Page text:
The Islands of Ireland: Bullock Island gives up its secrets slowly

The Islands of Ireland: Bullock Island gives up its secrets slowly
Bullock Island, Lough Hyne, Co Cork. Pictures: Dan MacCarthy

Several Irish islands are connected to the mainland by an isthmus as if the shore can’t bear to let them go — an umbilical cord that ties them to the shore till time erodes the link and renders it a ‘true’ island.

One such is Bullock Island at the mouth of Lough Hyne in West Cork, which is linked to the lough by the famous Rapids which permit seawater to enter the lough twice a day, thus rendering it one of Ireland’s three saltwater lakes.

Bullock’s isthmus, known locally as the Coosh, is a stubby, pebble-strewn bar that disappears at high tide.

At first sight, Bullock Island would seem unremarkable. A hilly, unpopulated rock characterised by a thick coniferous plantation and a near impenetrable forest of vegetation.

Ah, but at second sight …

Cut into the rock at sea level are a series of steps which may be further evidence of an elaborate network of pirate activity from the 17th century.

An underwater archaeologist attached to UCC, Connie Kelleher, has been researching piracy in 17th century West Cork and her forthcoming book on the subject promises to reveal more.

She details several such steps in West Cork of piratical origin such as at Crookhaven and around the corner at Castletownshend at Dutchman’s Cove.

They allowed pirates to load and unload booty in an otherwise hostile environment. The steps are usually the width of a human and are worn by the passage of time.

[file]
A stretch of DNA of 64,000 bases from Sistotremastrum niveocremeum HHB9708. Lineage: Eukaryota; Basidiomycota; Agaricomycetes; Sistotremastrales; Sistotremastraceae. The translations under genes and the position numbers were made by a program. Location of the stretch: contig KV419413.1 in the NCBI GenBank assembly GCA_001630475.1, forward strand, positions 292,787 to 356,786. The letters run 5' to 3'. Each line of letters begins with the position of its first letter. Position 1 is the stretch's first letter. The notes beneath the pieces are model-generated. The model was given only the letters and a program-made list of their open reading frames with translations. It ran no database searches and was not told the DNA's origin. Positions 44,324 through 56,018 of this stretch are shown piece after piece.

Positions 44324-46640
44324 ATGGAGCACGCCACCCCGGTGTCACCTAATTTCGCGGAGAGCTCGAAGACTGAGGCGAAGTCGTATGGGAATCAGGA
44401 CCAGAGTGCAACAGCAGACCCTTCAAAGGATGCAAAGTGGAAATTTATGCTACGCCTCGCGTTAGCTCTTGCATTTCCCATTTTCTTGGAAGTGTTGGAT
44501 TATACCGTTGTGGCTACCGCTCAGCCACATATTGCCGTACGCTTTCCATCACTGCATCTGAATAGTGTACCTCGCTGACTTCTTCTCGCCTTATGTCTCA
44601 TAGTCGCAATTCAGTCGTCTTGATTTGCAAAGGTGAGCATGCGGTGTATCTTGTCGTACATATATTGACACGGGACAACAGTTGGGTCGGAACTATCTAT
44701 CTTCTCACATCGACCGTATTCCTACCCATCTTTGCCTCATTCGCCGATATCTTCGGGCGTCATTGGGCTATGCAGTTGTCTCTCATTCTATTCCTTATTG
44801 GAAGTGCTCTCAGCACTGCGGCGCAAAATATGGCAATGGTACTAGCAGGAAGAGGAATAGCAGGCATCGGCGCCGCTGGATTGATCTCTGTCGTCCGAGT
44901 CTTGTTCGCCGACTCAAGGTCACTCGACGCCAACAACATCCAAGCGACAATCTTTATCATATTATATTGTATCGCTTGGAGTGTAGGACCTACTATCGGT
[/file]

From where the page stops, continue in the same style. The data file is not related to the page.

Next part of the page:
Bullock Island’s steps are draped in ivy and, without archaeological examination, it can’t be stated definitively that that is what they are.

“What I’m finding is that the steps often have multi-uses,” says Connie. “It’s a matter of them being put in there to facilitate a number of users, legal and illegal.

"If you have animals you need to be able to get on and off an island; a fisherman may need access to fresh-water sources. What I’m interested in is if they’re at high, medium, or low-water mark which would tell you what kind of boats they brought up.”

Possible pirate steps cut into the rock.
Possible pirate steps cut into the rock.

They may go back to the time of the O’Driscolls as well,” she says.

This is a reference to the O’Driscoll clan who dominated the seas here in the 17th century and whose clan chief Fineen died on Castle Island Lough Hyne.

What may debunk the Bullock Island theory is the name of the island, which was grazed until the 1920s and these steps, narrow as they are, may have been the animals’ way on and off the island.

Of course, the earlier function may have operated as well as the later.

As Connie relates in her book, West Cork was a hive of pirate activity in the 17th century and coastlines with hidden inlets and harbours were ideal for evading detection by the authorities.

Connie’s reference to “the neglect of the navy by James I compounded by his ineptitude in dealing with corruption by his leading officials … the pirates in Munster were more than capable of out manoeuvring the two or three royal naval vessels sent to patrol the Irish coastline each year.

Piracy, in effect, had carte blanche to flourish, and Bullock Island may have been part of its network.”

A huge point of interest on Bullock Island is its 97m cave on the western side which penetrates over half way beneath. Terri Kearney of the Skibbereen Heritage Centre says it is “one of the most important habitats in the Lough Hyne reserve overall”.

It is popular with kayakers. Terri says a huge part of the local economy up to the 1950s from the late 19th century was sand harvesting east of Bullock Island at a time when commercial fertiliser was not available.

“The heavily-laden sandboats would have to enter the lough via the Rapids, which was only possible on a higher tide,” she writes. The boatmen calculated the time they could enter the Rapids and clear the coosh by means of ‘the coosh stone’ which allowed them estimate how much time they had when its hollowed-out surface filled with water.

How to get there:

Bullock Island is privately owned.

Other:

The Alliance of Pirates: Ireland and Atlantic Piracy in the Early Seventeenth Century, Connie Kelleher, Cork University Press (due in April); Lough Hyne: From Prehistory to the Present, Terri Kearney, Macalla Publishing; www.skibbheritage.com

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